I grew up in a staunchly Republican family of the Earl Warren stripe, but whenever we children became too strident in our youthful enthusiasm, my grandmother would reprimand us with: Theres nothing wrong with being a Democrat. My father was a life-long Democrat. Since her father held a position of nearly saintly stature in our home (as in: My father always said, or My father told me never to) we figured she must be telling us the truth.
      Nonetheless, I never heard a kind word about That Man, FDR. I was quite young when he died, and when the news came over the radio, I interpreted it as a kind of victory for our side. During World War II, we were all in an atmosphere of sides. I knew that FDR wasnt Hitler or Tojo, but my in my childish perception, he was somehow an enemy, too. Thus I rushed to report his death to my mother, with great eagerness. There was a pause, and then my mother reached out and slapped me. He was our President, she said sternly, even if we didnt agree with him. His death is a tragedy for this country. I remember feeling stunned, and going off by myself to puzzle the matter out. Between my grandmothers gentle reminders and my mothers swift and angry reaction, I learned a profound lesson about respect for differences. I also learned to question the simplistic idea that anything my parents said was absolute, and right. Eventually, when first one parent and then the other switched parties, I realized that one can, indeed, change ones allegiances without bringing the world, or at least society as we know it, to an end.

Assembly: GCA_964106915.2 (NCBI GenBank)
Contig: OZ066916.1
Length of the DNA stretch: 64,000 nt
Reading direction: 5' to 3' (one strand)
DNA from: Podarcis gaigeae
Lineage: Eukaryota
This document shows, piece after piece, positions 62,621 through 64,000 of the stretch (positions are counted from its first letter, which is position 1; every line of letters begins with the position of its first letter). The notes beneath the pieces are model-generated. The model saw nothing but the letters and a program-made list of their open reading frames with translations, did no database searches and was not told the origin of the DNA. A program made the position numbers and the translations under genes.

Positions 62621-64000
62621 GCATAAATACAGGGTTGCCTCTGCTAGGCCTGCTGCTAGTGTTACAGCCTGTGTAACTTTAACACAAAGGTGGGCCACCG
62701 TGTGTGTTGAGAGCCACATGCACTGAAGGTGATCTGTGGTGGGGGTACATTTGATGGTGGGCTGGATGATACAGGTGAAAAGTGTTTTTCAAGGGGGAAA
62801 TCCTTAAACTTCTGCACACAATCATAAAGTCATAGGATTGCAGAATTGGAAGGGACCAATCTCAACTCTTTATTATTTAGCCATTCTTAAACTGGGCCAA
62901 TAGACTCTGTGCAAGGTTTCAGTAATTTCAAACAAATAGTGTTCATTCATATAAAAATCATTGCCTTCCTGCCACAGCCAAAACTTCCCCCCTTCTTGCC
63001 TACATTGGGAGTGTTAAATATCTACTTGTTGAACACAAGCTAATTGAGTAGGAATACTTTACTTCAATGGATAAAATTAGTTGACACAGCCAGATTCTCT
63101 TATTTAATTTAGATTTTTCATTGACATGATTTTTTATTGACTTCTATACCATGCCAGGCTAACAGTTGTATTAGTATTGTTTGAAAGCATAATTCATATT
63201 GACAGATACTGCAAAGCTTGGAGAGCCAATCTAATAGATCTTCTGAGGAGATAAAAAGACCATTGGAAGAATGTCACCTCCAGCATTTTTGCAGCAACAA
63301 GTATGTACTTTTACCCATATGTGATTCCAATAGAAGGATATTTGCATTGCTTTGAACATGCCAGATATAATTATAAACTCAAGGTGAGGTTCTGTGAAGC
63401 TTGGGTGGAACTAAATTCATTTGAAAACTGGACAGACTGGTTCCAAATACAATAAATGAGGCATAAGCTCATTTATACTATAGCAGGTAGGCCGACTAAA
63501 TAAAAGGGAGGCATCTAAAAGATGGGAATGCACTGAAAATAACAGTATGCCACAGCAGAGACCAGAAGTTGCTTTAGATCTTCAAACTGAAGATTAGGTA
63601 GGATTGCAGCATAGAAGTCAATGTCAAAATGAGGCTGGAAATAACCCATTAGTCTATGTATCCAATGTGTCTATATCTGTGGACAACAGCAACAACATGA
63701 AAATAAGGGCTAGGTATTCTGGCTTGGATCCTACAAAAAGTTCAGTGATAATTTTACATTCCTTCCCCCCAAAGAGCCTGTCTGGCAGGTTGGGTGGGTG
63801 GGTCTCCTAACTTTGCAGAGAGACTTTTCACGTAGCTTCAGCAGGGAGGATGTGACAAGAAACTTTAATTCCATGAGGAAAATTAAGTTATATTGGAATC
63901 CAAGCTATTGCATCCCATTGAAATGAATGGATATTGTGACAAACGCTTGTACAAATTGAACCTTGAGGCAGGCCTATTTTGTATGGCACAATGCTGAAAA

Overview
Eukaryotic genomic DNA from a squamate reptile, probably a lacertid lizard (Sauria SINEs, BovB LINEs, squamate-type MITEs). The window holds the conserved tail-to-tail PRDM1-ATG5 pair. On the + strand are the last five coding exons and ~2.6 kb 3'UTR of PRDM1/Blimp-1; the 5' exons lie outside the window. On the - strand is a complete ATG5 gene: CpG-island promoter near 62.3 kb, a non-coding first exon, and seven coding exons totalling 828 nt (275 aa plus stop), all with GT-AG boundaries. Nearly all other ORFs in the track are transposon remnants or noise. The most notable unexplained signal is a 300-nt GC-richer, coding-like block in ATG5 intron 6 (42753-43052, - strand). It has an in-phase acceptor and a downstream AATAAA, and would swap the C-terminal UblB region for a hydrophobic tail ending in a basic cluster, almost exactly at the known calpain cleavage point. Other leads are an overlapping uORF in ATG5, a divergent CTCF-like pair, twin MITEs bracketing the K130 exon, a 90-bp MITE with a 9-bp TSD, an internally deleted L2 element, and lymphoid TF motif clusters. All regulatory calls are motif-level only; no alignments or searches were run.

It was a lesson I havent forgotten: There is, in a democracy, room - and indeed a great need - for divergence, for disagreement, and for opposite opinions. There is also great need for tolerance. If the candidates cant win elections without tearing each other apart, they have no business representing the electorate. I, for one, refuse to vote for a candidate who allows those distasteful advertisements. Which doesnt leave me a whole lot of choice, come November. 
     I dont object to commercials attacking a candidates ideas, or to ones defending his positions. But sneering labels, and innuendoes about an opponents personal life, do not interest me. 
     I am still hoping to hear an ad that begins, simply, Here is what I believe, and what I will try to do. It would be tempting to vote for such a person, no matter what his or her political stripe.